There is nothing worst than waking up in the morning with neck pain. Similar to lower back pain, neck pain is classified as either being:
- specific mechanical neck pain
- non-specific mechanical neck pain
Neck pain, while not as common as lower back pain, occurs in just under 70% of the population and is generally more prevalent in women.
Specific neck pain comes from a specific source in your neck, for example disc prolapse or stenosis (narrowing of the space around your nerves and spinal cord). This type of neck pain can cause symptoms in our arms and/or legs, including pain, pins & needles, numbness and weakness. If you suffer from any of these symptoms, it is important that you see your local GP and/or chartered Physiotherapist for assessment.
Non-specific mechanical neck pain refers to neck and/or shoulder pain without an underlying disease. This means that your neck pain can come from any structure in your neck and shoulder region which has a nerve supply such as your muscles, ligaments, joints and discs. Most people suffer from this type of neck pain.
What causes non-specific mechanical neck pain?
- prolonged computer use
- poor posture
- repetitive movements
Other factors which also influence our perception of neck pain include:
- individual coping strategies.
What could be our neck pain source?
1. Increase activity of our upper Trapezius muscle, often causes discomfort and muscle spasm. This can occur as a result of both mental and physical stress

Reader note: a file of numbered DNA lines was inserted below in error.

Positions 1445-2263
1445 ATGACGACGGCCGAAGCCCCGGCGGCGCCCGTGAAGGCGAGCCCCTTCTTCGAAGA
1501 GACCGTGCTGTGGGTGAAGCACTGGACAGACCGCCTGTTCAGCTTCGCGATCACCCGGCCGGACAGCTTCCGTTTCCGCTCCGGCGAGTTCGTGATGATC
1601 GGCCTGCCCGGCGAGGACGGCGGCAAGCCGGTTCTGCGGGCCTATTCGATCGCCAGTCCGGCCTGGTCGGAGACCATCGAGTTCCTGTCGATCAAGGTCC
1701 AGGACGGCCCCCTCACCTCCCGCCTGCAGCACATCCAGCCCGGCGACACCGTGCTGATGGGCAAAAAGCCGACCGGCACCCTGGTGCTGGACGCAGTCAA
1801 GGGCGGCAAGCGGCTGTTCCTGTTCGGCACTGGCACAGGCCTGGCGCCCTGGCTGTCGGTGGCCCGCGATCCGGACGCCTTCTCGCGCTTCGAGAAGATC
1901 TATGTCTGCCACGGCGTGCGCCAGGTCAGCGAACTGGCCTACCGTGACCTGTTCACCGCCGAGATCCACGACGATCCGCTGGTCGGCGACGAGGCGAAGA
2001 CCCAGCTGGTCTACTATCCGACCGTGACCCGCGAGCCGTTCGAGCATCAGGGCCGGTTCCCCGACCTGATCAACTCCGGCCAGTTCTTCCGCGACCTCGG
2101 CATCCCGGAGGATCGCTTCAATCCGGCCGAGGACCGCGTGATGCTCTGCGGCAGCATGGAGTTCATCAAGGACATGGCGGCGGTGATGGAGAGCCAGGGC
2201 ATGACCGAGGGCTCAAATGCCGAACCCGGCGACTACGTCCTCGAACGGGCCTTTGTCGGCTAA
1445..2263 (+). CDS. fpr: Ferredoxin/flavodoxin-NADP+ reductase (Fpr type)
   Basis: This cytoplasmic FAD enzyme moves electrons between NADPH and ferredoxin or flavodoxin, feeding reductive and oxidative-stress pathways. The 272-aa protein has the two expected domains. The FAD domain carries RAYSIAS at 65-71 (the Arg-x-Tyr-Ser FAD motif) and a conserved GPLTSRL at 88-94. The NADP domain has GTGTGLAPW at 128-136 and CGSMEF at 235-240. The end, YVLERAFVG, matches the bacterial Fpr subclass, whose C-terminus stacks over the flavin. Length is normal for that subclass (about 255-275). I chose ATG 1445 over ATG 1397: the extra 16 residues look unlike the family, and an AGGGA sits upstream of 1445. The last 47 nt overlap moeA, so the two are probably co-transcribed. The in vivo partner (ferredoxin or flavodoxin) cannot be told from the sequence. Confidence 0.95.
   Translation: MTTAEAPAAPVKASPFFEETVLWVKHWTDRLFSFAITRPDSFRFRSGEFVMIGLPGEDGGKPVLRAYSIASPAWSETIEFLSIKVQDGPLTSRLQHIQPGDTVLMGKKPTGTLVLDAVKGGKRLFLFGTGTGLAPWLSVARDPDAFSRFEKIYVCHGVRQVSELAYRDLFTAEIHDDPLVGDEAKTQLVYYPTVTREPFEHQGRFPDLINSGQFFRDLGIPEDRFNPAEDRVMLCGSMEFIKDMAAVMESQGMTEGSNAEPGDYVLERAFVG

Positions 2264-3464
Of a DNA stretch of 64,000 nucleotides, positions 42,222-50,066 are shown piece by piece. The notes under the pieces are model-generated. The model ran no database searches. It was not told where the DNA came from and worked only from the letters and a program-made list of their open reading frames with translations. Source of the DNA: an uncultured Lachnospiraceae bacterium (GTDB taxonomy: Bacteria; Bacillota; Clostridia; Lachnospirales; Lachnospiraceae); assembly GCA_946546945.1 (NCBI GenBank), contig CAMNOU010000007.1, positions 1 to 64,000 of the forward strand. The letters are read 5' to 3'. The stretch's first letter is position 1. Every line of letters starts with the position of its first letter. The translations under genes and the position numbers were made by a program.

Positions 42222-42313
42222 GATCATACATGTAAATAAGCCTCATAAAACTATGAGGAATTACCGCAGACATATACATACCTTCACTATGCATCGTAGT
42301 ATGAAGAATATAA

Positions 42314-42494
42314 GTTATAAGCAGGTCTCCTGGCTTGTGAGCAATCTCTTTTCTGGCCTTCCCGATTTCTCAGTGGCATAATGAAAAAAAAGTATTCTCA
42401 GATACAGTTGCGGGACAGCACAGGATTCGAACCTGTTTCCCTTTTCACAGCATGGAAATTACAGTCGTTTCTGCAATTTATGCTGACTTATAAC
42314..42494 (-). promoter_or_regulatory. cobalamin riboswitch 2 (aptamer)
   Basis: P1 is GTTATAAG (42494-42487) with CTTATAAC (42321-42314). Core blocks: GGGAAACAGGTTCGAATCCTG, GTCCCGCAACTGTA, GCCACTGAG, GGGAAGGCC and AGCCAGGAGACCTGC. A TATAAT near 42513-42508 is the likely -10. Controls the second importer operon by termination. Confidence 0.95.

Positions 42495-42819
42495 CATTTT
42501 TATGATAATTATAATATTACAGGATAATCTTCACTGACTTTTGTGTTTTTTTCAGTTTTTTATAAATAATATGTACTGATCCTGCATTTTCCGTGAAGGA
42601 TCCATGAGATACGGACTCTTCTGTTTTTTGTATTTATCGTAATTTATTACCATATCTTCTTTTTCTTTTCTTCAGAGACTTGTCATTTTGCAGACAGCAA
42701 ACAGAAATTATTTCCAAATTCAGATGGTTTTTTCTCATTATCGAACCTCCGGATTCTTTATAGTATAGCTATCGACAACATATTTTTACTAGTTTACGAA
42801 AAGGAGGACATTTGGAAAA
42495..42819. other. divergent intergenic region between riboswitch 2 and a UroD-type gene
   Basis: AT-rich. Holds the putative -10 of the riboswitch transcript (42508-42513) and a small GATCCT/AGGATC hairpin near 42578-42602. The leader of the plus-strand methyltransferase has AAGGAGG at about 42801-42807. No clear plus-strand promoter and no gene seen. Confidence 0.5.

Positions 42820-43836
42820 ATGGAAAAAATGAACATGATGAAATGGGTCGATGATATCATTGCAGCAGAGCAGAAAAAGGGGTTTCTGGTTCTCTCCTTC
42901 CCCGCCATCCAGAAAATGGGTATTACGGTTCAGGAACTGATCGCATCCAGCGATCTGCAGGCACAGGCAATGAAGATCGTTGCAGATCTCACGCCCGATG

2. Muscle imbalance between different muscles in our neck can also cause neck discomfort. This is where our deep stabilising muscles are weak and our larger muscles (muscles which move our head) such as our sternocleidomastoid muscles (in front of our neck) are over activity and doing too much work. Achieving the correct muscle balance may help reduce your neck discomfort.
3. A stiff neck can also cause discomfort. It is important that you can move you neck up/down, from ear to ear and over each shoulder Sometimes if our muscles in our neck and shoulders are tight or overactive they can limit us moving our neck. Relaxing our muscles and learning how to move your neck may help with some of your discomfort.
How does Reformer Pilates help?
Exercises aimed at strengthening our deep stabilising muscles in our neck and in our shoulder region have been shown to be effective in the management of neck and shoulder pain. There are many exercises on the reformer machine which can help strengthen these muscles. You can also do some of these exercises on the floor at home to further help your rehab.
As well as body and core control, one of the main principles of Pilates is breath control and diaphragmatic breathing. This type of breathing pattern often allows us to switch off our neck muscles which are overactive allowing us to move more freely.
Claire’s TIPS: Next time you are lying on the reformer feel the muscles in the front of your neck and see if they are relaxed. If not; try to focus on breathing deep into your lower rib cage, allowing your head to become heavy and see if you can relax. You can also practice this at home.
Another benefit of Pilates, is that it allows us to de-stress after a busy day at the office. At Platinum Pilates you focus your mind and body on movement and muscle control. Clearing the mind from stress and worry helps with our general wellness and quality of life.
Claire’s TIPS: Practice 20-30 minutes of some mindfulness at home trying to let go of some of your every-day stresses.
Hope you enjoyed reading and if you have any questions pop along to my classes!